MARYSVILLE — Two games into the season, Marysville-Pilchuck sophomore Raequan Battle is already reaping the benefits of his hard work.
“He’s obviously a very special player,” coach Bary Gould said. “But he has a lot to learn offensively just to complete his game.”
The 6-foot-4 guard scored 24 points in his first game against Sehome, and then followed up with 28 against Lake Stevens.
He credits the team for getting him open, especially junior captain Josiah Gould and freshman Luke Dobler. “They basically run the offense,” Battle said.
Players like Josiah penetrate inside and then pass back out to Battle. Other outside shooters also help free up Battle, Gould said. They set screens, Battle added. He scored a lot of his points from “second chances” afforded by offensive rebounds by other players, he said.
Battle has been coached under Gould since the fourth grade.
“He’s given me all the advice I could have,” Battle said.
Gould said Battle has a lot to work on, but Battle is more than willing to exert himself. He works out at 5 every morning to gain strength and to improve nagging injuries he suffered in football his freshman year. He practices the fundamentals with his mom, Jacqueline, who also played basketball at M-P. She was called a “spark plug” as she was known for her shooting, Battle said. With basketball in his blood, it’s one of the motivations that keeps him playing. His grandpa played for M-P as well.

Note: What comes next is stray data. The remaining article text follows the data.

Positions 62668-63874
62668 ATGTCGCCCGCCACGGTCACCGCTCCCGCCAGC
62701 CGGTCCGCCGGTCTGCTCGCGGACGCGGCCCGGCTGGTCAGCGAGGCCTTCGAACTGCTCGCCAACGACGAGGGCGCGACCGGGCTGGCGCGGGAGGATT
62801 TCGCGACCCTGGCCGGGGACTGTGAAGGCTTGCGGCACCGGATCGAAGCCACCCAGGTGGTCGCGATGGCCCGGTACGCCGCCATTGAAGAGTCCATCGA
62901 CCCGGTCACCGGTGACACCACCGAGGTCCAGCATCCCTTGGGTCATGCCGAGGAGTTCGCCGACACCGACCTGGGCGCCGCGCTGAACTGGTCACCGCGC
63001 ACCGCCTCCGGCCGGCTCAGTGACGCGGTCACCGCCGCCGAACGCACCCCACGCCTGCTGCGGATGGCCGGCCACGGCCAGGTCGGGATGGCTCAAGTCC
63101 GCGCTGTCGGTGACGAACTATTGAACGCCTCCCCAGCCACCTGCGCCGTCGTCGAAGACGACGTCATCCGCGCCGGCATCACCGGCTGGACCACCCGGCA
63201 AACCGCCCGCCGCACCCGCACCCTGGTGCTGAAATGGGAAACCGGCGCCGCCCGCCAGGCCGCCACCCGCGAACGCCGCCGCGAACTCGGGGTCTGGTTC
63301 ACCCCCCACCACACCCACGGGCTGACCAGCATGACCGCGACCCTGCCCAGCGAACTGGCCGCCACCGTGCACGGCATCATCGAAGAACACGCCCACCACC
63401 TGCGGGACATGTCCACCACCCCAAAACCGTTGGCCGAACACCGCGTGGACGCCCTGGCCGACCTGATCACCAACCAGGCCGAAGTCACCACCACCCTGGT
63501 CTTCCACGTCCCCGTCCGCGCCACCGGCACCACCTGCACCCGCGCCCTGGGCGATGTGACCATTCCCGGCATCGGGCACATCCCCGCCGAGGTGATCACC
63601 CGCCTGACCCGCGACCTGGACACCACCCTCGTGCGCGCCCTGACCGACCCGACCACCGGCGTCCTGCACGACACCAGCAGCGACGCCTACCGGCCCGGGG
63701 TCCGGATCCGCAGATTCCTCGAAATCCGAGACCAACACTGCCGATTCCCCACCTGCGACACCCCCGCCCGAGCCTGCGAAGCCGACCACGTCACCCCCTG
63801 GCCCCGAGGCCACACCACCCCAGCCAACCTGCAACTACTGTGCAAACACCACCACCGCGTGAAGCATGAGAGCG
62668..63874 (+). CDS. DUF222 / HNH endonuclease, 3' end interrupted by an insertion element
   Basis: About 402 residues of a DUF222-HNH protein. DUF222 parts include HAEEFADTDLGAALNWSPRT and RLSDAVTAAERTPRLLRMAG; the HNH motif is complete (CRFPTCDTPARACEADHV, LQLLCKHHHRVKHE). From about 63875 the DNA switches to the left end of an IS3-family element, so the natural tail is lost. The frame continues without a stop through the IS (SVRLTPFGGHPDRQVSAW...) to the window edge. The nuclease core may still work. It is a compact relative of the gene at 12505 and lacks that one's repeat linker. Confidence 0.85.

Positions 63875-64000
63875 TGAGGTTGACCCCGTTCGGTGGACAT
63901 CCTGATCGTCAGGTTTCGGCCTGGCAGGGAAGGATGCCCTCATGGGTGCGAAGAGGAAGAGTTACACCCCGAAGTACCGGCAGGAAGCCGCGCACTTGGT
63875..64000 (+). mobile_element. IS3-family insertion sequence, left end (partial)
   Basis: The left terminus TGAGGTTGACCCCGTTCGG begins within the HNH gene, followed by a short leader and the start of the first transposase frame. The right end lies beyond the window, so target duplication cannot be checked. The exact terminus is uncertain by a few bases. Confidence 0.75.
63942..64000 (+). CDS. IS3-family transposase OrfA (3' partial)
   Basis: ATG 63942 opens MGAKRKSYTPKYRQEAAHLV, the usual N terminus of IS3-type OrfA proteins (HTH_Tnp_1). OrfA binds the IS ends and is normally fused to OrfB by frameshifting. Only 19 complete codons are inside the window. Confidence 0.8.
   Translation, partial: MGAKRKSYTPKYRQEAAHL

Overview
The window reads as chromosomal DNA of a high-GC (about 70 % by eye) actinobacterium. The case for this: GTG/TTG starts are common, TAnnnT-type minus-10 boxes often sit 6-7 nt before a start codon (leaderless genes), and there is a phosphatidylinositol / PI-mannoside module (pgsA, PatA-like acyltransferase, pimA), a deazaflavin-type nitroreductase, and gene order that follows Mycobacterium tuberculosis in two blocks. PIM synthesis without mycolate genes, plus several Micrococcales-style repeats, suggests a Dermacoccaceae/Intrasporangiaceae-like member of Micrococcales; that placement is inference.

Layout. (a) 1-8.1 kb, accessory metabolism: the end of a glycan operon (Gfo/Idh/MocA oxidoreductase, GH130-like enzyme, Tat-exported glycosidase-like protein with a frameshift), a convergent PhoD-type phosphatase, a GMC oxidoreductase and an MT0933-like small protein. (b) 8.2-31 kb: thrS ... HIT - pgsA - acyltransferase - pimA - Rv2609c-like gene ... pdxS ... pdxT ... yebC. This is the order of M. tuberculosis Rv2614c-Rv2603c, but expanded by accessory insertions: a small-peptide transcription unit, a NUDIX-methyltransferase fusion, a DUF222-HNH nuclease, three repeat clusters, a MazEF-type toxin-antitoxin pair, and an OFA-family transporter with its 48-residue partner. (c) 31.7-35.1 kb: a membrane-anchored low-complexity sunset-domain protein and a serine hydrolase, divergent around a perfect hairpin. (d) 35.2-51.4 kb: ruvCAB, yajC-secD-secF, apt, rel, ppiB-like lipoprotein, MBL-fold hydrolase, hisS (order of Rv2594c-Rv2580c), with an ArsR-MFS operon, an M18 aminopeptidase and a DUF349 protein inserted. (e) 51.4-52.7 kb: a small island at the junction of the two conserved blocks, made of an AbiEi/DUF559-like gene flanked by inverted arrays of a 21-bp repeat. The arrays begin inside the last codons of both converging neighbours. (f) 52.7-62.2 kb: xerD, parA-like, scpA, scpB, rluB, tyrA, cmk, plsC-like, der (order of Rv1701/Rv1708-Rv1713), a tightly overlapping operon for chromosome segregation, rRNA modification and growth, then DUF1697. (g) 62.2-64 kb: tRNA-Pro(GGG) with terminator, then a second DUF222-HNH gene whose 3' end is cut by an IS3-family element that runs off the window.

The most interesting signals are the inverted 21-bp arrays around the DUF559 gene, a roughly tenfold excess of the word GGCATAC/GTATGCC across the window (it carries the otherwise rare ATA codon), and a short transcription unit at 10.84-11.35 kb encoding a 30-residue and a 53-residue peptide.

He’s worked on his game playing AAU for Marysville over the summer. He said AAU is more one-on-one, while high school is more team-based. Battle started playing basketball in the third grade but described himself more as a football player. He got MVP in his first tournament playing for Lummi Youth that year. He knew he had a “God-given” talent at the end of eighth grade; it’s when he learned he could dunk. The adversity he faced fueled his work ethic.
He had some problems at home.
“My mom went through a lot,” Battle said, adding his grandparents have helped him with his struggles.
From Tulalip, he was related to Jaylen Fryberg, the shooter from the 2014 M-P tragedy. “That can be hard,” he said.
His adversities have motivated him to work hard in basketball and in the classroom.
“I keep working for my family,” he said. He loves art but needs to finish core curriculum classes in order to advance, he said.
Focusing has always been an issue for him, but said playing on a team has kept him accountable, even studying at his teammates’ and coach’s house. Sharing a house with three brothers, his mom and an uncle can be a little distracting, he said. He’s given some thought of continuing basketball in college, but he’ll need to focus in the classroom as well on the court if he goes that route, he said.